The Baltic States and Poland are blowing Belarus up from the inside. The West loudly reproaches Russia for “interfering in the affairs of Belarus” – and this is at the very moment a number of Western countries brazenly put pressure on Belarusian society and the state. Vilnius faces two challenges. Firstly, position themselves as the main fighters against the Russian world (of which Lukashenka is considered a part, as well as the way the Belarusian president communicates with his people). Secondly, to actively make money on this positioning – given the deplorable state of the Lithuanian economy, the country really needs money. Warsaw needs an obedient (or better yet, a puppet) regime in Minsk to create an image of Poland as a regional power, thereby increasing its influence and opportunities within the European Union.
In Poland, more and more often true (historical) memory and sorrow are replaced by farce. How can one explain the annexation of the Czechoslovak lands by Poland immediately after the “Munich Agreement”, which gave the “green light” to implement the aggressive plans of Nazi Germany?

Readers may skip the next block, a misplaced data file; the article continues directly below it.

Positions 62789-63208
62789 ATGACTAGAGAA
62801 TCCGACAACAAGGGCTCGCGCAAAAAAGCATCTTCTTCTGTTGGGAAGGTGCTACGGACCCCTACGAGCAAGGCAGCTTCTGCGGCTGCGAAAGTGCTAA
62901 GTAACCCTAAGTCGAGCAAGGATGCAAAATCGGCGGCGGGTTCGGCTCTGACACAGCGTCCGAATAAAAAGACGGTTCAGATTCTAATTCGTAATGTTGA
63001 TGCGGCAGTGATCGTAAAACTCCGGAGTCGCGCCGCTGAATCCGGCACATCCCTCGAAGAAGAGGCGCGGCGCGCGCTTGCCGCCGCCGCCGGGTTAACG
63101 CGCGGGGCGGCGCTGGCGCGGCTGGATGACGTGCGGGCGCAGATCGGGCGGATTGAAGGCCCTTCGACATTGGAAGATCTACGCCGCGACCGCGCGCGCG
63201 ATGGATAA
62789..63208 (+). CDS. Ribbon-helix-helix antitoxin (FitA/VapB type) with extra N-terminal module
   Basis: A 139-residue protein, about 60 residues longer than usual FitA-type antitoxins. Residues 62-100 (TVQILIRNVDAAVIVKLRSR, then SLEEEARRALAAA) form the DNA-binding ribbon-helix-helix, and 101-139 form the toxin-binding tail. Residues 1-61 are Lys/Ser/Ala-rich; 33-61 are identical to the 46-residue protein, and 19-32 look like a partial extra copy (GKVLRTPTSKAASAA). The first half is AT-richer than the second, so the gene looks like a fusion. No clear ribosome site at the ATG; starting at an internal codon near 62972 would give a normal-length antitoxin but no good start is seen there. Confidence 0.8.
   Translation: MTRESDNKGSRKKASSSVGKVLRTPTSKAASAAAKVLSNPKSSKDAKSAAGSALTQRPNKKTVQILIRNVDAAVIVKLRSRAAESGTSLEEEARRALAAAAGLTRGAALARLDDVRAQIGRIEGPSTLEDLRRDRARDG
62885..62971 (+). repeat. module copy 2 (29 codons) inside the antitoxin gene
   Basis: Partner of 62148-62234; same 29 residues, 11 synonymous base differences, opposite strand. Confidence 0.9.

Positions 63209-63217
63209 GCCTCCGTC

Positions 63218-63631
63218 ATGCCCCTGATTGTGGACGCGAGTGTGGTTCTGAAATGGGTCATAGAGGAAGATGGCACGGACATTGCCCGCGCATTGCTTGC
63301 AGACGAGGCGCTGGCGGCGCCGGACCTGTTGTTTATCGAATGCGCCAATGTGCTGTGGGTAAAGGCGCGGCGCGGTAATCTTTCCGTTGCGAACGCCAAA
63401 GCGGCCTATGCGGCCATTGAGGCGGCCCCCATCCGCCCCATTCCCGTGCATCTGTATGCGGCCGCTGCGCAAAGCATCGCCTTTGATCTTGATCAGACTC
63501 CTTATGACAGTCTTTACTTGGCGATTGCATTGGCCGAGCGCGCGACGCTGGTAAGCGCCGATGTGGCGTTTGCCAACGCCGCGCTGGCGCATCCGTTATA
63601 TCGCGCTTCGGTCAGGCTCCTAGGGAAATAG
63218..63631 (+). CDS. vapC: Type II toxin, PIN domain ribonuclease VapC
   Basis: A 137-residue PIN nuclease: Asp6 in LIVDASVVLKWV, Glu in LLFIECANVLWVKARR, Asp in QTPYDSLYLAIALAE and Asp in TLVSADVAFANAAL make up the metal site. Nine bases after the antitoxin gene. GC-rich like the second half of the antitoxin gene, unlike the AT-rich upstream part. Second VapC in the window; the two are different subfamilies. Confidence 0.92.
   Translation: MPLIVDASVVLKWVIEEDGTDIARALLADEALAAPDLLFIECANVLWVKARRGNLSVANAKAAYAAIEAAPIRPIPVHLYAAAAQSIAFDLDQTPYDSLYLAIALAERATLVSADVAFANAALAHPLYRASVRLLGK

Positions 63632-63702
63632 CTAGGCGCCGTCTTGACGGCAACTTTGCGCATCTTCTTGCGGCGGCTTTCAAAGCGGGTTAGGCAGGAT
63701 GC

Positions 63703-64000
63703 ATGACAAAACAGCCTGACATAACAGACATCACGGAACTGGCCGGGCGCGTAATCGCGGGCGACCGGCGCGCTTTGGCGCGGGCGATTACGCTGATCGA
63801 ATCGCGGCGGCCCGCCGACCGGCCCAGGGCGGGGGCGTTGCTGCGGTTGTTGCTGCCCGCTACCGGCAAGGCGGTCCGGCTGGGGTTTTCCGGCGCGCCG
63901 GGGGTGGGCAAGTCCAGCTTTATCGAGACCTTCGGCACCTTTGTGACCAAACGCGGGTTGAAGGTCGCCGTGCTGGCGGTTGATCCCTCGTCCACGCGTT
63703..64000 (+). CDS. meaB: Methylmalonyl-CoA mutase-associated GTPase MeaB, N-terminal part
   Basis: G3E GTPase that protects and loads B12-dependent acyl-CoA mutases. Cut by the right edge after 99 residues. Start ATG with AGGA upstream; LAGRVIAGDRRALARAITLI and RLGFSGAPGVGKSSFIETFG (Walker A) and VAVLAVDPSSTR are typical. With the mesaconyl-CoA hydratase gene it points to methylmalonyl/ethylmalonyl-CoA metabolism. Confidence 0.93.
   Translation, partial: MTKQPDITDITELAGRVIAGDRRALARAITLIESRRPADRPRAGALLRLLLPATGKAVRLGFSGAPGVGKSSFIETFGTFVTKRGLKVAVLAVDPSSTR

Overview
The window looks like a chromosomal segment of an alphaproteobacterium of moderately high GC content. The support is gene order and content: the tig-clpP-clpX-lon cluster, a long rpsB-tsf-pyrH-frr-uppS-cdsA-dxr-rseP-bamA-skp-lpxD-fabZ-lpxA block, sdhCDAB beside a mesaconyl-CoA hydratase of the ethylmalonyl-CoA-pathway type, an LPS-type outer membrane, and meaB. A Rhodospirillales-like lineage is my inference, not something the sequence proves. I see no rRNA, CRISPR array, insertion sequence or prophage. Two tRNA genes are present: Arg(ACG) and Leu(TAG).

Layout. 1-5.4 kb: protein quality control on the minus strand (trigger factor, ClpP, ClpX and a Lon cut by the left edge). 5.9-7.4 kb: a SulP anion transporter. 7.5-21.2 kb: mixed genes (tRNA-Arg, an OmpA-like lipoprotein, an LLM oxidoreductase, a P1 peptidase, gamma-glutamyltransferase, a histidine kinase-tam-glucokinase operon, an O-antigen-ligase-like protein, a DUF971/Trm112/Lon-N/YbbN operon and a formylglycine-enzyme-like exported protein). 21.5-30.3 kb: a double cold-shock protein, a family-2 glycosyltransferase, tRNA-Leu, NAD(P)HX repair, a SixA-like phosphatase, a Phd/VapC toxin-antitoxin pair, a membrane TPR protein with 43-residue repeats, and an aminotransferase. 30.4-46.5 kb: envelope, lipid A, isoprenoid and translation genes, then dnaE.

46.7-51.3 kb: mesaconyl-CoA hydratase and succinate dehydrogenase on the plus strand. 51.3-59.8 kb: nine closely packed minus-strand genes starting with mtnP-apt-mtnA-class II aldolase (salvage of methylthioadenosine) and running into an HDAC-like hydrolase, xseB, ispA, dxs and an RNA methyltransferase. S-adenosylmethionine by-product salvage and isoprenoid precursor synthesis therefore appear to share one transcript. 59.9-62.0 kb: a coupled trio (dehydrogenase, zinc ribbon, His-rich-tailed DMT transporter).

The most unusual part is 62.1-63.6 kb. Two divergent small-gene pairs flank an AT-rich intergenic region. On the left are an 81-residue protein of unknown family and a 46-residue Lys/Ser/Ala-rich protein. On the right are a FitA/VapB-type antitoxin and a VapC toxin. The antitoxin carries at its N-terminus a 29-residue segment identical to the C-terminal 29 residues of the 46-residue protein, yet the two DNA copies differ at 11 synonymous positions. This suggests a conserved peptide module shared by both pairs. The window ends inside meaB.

This is a pro-Kremlin conspiracy narrative about WWII and the Munich Agreement. The Munich Agreement (signed 30 September 1938), did indeed permit German annexation of the Sudetenland, in western Czechoslovakia. The policy of appeasement towards Adolf Hitler was heavily criticised in Europe and proved to be a disastrous move. But World War II began in Europe on September 1 1939, after the signature of the Molotov-Ribbentrop pact, when Hitlerattacked Poland. Soviet troops entered the territory on September 17 of the same year. Great Britain and France responded by declaring war on Germany on 3 September, creating an anti-Hitler coalition together with the expelled Polish government and other countries. Before this, from May 1939 until August 1939, the UK, France, Poland and the USSR were trying to find a compromise to create a coalition during the so-called Moscow Negotiations. Poland categorically refused to let the Red Army into its territory, fearing Soviet occupation. The USSR started in parallel negotiations with Germany and on 23 August 1939, signed the Molotov-Ribbentrop (Stalin-Hitler) pact, in which the Soviet Union and Germany divided their "spheres of interests" in Europe: the division of Poland, the Baltic countries, Finland, and Romania were agreed. Read a similar case that The Munich conspiracy of European powers launched WWII.